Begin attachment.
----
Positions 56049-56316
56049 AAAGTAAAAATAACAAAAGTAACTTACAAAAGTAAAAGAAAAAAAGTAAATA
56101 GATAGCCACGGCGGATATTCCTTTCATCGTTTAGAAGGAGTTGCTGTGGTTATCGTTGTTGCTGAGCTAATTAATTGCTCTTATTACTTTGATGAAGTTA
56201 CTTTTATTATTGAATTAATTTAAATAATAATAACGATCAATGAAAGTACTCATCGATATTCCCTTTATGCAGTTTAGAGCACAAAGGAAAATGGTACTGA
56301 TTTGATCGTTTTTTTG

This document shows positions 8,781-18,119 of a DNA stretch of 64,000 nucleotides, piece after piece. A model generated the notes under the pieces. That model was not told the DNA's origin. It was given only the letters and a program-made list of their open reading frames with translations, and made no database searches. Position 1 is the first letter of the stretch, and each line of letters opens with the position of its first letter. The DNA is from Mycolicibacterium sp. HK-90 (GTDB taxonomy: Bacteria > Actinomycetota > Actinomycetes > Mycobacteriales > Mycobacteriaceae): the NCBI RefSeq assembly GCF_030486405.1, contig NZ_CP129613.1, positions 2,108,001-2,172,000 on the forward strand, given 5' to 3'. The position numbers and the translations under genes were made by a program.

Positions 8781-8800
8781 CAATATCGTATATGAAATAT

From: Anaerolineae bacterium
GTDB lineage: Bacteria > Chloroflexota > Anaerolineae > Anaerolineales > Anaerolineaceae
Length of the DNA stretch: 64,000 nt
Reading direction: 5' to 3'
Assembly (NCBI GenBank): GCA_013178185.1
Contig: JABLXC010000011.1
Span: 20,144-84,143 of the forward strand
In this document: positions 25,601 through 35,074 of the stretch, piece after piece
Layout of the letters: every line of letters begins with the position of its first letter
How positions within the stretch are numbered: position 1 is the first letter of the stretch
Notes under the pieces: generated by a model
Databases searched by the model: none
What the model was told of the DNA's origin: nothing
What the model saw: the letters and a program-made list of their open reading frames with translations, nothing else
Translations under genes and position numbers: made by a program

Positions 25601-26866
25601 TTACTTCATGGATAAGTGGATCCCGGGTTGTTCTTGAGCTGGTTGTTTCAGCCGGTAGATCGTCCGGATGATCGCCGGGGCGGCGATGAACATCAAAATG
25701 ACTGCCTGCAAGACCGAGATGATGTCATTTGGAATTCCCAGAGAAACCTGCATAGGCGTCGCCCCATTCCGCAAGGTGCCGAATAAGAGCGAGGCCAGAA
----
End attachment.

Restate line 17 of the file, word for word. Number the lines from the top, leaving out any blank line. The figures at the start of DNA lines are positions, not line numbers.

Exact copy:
Layout of the letters: every line of letters begins with the position of its first letter